SIP 3.7 Recognizing and Responding to Students with Mental Health Disabilities

Thirsty for a Strong Instructional Practice?

College student holding his head looking sadFaculty, staff and administrators are becoming more and more aware of strategies and services to support students with disabilities, and on-campus entities like the Access Center ( ) exist to facilitate this aspect of our work. What happens, though, if we encounter a student whose disability is not outwardly evident to us? Some students have “hidden disabilities” that are not immediately apparent but that impact the ability to be successful in college. Mental health issues fall into this category.

If you feel like you have more students suffering from depression or mental, emotional, and psychiatric conditions than you did in the past, you’re probably right. The National Center for Education Statistics finds that individuals with depression, mental, emotional, or psychiatric conditions now represent approximately 24% of college students with disabilities and have become the largest cohort of post-secondary students who identify having a disability (2009). Recent increases in the size of this group are due in part to improved medications that result in symptoms mild enough for them to enjoy the benefits and meet the challenges of postsecondary education. Students with psychiatric disabilities are entitled to reasonable academic accommodations as provided by the American Disabilities Act. Providing effective accommodations allows students equal access to academic courses and activities (

Here are some possible functional limitations that individuals with mental health disabilities may experience, although you should keep in mind that experiences are different for each person, even individuals with the same diagnosis:

  • Difficulty with medication side effects: side-effects of psychiatric medications that affect academic performance include drowsiness, fatigue, dry mouth and thirst, blurred vision, hand tremors, slowed response time, and difficulty initiating interpersonal contact
  • Screening out environmental stimuli: an inability to block out sounds, sights, or odors that interfere with focusing on tasks. Limited ability to tolerate noise and crowds.
  • Sustaining concentration: restlessness, shortened attention span, distraction, and difficulty understanding or remembering verbal directions.
  • Maintaining stamina: difficulty sustaining enough energy to spend a whole day on campus attending classes; combating drowsiness due to medications.
  • Handling time pressures and multiple tasks: difficulty managing assignments, prioritizing tasks, and meeting deadlines. Inability to participate in multi-task work.
  • Interacting with others: difficulty getting along, fitting in, contributing to group work, and reading social cues.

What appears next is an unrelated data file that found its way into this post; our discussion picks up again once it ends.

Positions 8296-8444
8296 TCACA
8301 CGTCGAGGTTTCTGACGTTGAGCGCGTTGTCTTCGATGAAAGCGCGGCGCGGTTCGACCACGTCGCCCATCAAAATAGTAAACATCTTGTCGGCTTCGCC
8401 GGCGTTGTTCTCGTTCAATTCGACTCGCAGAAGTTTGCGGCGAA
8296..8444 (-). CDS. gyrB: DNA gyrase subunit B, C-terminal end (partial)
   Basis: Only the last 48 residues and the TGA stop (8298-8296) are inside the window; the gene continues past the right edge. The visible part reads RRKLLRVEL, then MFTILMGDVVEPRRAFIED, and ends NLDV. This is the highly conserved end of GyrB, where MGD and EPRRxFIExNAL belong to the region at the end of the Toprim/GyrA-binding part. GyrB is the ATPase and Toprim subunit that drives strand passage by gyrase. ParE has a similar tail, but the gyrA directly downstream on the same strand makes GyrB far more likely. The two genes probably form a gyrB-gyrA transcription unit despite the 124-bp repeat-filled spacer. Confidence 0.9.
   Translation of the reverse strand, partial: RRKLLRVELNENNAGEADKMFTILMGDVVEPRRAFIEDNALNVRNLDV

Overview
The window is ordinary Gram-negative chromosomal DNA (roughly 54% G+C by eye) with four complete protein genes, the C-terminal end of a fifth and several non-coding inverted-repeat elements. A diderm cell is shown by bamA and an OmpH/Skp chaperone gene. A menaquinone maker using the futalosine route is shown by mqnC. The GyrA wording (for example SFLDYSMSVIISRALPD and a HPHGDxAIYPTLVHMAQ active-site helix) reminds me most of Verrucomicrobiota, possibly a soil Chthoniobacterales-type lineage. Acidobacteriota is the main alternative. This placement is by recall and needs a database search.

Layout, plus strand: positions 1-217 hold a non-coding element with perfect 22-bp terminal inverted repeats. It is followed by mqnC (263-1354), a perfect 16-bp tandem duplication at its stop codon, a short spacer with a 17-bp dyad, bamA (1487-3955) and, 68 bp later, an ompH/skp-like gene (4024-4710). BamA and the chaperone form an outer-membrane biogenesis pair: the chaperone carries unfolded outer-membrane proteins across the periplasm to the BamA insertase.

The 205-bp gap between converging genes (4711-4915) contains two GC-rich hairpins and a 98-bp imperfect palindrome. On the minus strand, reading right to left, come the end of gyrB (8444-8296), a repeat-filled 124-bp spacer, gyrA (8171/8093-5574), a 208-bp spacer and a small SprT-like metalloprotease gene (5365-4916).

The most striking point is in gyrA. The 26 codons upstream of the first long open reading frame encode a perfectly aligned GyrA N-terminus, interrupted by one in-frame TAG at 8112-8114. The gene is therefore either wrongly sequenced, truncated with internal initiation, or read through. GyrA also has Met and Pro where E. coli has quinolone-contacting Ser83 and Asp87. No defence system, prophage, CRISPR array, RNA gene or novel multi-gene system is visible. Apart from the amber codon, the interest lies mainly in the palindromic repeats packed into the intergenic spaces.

• Fear of authority figures: difficulty approaching instructors.
  • Responding to negative feedback: difficulty understanding and correctly interpreting criticism or poor grades. May not be able to separate person from task (personalization or defensiveness due to low self-esteem).
  • Responding to change: difficulty coping with unexpected changes in coursework, such as changes in the assignments, due dates or instructors. Limited ability to tolerate interruptions.
  • Severe test anxiety: the individual is rendered emotionally and physically unable to take an exam.

Take a SIP of this: Recognizing and Responding to Students With Mental Health Disabilities

Some teaching strategies that could benefit all students in addition to those with mental health disabilities:

  • Break tasks into smaller parts.
  • If a student is starting to fall behind and become overwhelmed by assignments, ask that they meet with you during your office hours. Provide step-by-step instructions and be flexible and realistic with your expectations.
  • Help students use positive statements about their performance and encourage positive and realistic goal-setting.
  • Encourage gradual social interaction (i.e./ small group work) or allow students to work independently if necessary.
  • Never dismiss student feelings. Do not say “you will get over it” or “it’s just a part of being a college student.”
  • When students approach you about their depression, be willing to listen. If you feel the student is in need of a crisis intervention, file a CARE report (website listed below).
  • Strengthen faculty and student interactions by learning the names of students, encouraging office visits, personalizing feedback on student assignments, and mentoring.
  • Encourage healthy student relationships by creating learning communities or study groups and modeling healthy exchanges when talking to students.
  • If you have knowledge of a MSU Denver student whose behavior is concerning, risky, or potentially harmful to themselves, others, or the community file a CARE report. For more information see this site
  • See this site for a list of resources available to assist MSU Denver students in need of support:

Still thirsty? Take another SIP of Recognizing and Responding to Students With Mental Health Disabilities

Permanent link to this article:

Leave a Reply

Your email address will not be published.